The tool remains actively developed. New versions of the tool are released every few weeks, and now, at the end of 2020, we have the version 0.63.4 just introduced, as well as the 0.64 release candidate version. The changelog shows the community around React Native will keep it up-to-date with mobile OS updates and fixes critical issues in 2021.
As a result of such support, you can often find reports that React Native-based apps are almost identical in performance and look and feel with native apps. Also, libraries with this tool extend your possibilities and allow you, for instance, deploy your code as a web app as well.
On the other side, in most cases the developer will need to rely on third-party libraries to avoid inventing the wheel, and often those components are far from perfect and require additional improvement.
In general, we’d say React Native goes well for apps that visually heavy and require active user input, and might not be the best choice for performance-demanding apps. However, AirBnb, Salesforce and Walmart might disagree with us.
EGO and React Native
One of the most prominent projects we as an Android and iOS mobile app development company have delivered in React Native was this gamified app helping people get prepare for the driving practice test. You can find the client’s review here and we’ll soon update this post with a link to the full-fledged case study.
Flutter was also described well in the above-mentioned blogpost.
The main reason it stands out among alternatives is its approach to the user interface development. The app you create in Flutter will look the same on any platform. That’s because of the Skia graphic engine. Moreover, it’s easy to both create and quickly update the UI, which with other tools is usually more cumbersome.
Another thing to notice is plugins and platform channels that help utilize OS-level features without extra hassle at the top of their potential.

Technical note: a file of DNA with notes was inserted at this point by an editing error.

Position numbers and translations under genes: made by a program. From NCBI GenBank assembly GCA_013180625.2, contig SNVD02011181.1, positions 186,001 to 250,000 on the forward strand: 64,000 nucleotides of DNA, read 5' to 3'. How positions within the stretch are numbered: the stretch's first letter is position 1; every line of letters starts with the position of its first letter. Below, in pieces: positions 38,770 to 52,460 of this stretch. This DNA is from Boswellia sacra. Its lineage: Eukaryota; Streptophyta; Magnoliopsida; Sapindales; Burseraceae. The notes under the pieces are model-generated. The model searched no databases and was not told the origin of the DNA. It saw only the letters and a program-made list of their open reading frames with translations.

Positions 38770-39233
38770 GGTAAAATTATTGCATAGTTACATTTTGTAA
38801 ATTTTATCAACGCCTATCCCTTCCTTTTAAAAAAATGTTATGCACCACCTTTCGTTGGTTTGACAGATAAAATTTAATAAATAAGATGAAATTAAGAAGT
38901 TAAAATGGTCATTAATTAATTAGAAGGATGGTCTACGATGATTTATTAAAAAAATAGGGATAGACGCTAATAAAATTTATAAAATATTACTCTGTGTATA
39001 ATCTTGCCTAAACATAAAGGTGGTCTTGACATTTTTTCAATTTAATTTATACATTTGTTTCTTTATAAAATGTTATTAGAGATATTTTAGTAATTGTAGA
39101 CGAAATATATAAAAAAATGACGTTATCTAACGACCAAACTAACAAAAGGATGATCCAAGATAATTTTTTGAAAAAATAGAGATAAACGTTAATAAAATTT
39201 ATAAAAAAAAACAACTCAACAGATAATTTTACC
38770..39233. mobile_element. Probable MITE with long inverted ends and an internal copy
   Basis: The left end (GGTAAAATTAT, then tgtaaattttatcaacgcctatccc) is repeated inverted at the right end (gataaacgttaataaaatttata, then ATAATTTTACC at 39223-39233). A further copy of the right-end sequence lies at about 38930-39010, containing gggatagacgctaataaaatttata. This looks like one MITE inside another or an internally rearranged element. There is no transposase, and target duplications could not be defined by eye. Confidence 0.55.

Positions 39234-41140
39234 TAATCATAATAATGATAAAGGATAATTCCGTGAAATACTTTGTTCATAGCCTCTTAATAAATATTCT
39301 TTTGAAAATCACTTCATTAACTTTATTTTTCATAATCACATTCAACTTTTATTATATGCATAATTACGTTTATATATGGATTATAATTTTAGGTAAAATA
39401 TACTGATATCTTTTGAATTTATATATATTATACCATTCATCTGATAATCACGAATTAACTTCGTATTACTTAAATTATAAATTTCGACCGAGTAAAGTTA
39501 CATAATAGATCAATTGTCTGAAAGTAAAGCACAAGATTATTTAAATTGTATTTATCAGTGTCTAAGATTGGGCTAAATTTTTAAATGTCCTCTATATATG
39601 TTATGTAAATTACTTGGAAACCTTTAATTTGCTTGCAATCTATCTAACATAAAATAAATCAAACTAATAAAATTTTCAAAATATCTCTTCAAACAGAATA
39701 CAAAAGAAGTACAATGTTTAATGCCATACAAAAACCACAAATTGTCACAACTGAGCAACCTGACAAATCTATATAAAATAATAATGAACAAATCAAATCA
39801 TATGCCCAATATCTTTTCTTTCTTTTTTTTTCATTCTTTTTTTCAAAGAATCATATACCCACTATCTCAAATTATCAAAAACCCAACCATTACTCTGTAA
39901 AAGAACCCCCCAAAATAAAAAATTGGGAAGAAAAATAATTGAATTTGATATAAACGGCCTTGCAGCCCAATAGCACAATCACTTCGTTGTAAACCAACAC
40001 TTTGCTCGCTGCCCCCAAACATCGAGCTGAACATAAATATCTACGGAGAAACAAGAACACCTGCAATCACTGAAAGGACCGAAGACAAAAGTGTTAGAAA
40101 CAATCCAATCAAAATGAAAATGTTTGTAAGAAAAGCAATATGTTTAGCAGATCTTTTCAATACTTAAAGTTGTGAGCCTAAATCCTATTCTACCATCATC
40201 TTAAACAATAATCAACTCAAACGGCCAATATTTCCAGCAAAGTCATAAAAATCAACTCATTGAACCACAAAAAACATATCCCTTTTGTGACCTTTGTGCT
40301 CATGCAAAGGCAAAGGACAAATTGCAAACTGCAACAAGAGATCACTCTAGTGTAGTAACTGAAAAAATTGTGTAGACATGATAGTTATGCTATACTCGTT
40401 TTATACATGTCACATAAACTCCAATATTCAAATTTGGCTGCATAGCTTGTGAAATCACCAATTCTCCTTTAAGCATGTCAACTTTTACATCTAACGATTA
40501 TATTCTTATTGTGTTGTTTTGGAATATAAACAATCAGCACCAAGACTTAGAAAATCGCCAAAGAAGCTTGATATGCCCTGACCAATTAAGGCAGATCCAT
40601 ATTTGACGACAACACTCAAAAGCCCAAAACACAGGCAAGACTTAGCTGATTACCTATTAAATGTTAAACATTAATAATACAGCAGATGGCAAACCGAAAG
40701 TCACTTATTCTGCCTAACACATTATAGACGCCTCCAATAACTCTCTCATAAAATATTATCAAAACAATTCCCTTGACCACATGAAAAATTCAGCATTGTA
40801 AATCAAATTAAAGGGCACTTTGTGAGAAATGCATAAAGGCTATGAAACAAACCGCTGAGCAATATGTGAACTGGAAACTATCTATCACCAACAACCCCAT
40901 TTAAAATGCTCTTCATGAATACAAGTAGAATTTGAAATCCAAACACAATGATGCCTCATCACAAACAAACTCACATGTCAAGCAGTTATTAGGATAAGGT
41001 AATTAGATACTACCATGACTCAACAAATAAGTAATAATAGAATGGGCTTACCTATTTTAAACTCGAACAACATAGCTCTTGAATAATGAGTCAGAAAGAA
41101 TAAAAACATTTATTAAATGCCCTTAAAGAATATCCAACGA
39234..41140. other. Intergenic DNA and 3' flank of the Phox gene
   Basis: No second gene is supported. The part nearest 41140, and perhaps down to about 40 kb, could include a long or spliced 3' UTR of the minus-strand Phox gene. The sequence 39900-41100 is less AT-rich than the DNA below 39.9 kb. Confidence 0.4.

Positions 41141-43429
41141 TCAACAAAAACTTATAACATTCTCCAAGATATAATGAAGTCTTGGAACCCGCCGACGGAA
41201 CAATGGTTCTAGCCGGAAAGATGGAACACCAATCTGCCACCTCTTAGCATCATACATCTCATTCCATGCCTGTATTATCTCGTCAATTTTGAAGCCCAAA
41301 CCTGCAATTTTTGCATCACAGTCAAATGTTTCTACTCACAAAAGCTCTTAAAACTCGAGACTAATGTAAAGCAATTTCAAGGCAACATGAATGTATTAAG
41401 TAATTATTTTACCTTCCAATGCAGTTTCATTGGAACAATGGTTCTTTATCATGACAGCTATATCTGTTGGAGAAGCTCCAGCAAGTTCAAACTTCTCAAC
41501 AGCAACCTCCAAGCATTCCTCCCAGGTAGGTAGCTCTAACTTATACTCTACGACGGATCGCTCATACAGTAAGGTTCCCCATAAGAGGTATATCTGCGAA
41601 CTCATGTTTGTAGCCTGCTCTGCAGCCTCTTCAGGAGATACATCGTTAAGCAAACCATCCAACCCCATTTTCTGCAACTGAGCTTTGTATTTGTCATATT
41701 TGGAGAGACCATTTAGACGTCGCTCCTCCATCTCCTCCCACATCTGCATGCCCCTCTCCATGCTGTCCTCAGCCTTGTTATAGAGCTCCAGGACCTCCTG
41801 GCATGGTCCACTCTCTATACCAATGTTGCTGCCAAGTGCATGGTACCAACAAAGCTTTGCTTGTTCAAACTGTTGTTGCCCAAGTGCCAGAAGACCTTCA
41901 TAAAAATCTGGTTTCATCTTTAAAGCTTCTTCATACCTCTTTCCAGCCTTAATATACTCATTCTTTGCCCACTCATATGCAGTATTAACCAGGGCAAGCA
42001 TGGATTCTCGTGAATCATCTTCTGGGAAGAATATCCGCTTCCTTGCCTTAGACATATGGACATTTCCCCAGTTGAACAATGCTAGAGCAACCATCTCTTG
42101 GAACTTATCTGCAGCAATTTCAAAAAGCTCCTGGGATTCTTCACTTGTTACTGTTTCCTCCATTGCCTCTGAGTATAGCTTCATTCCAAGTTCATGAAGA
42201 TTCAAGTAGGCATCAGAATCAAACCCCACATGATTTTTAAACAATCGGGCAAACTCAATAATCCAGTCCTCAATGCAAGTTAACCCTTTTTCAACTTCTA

Finally, there’s Flutter for Web, allowing to deploy your app to the web as well, and Fuchsia OS, that is still under development but will allow using Flutter for IoT purposes as well.
However, since it’s the “youngest” tool of mentioned above, it has some immaturity problems, like insufficient stability and documentation issues. You will also find less features in Dart than in any other language for cross-platform development.
As good as it sounds, Skia helps make interfaces but those interfaces only imitate native elements. You’ll notice that they stay the same across different OS versions even if those versions have different system UIs.
Finally, Google has abandoned so many projects that Flutter might also once join the list.
So if talking business, Flutter has quite appealing reasons to go for, namely development speed and cost and almost-native app performance, but at the same time there are many specific risks.
EGO and Flutter
We’ve been using Flutter a lot in a project of a global automotive company. We’re building an an cross-platform app for them that will be able to collect, process, and communicate all wealth of vehicle data retrievable through its OBD-II port. For over a year four Flutter developers have been working on the project and as they are working on the next major update we see it was a correct decision to put our stake on this technology.
And do you remember that driving tests app mentioned above? After a couple of years of development we decided to migrate to Flutter to makes the apps more responsible and ready for scaling.
With such an approach we will soon become a full-fledged Flutter company. Because why not?
So What Should You Go For?
As usual, every situation is unique and it might turn out that your technical requirements will lead to a solution that will contradict to the next conclusions. Still, in general, this is how we’d put it:
- Xamarin is old but gold because it’s maintained well. It might be tricky to have everything you want with Xamarin, but eventually you’ll get it. Xamarin will fit most projects, but you’ll win more of the cross-platform approach if your project is a long run.
- React Native is great for MVPs and projects with heavy interactivity. But if you expect it to be loaded with performance-hungry features, most probably we will recommend to skip it in 2021.
- Flutter looks very promising for tech enthusiasts and should be a very careful choice for startups. However, we also noticed it as a good option if the existing tech stack no longer satisfied your needs and you’re ready to invest into migrating your project to other technologies for better scaling and faster growth.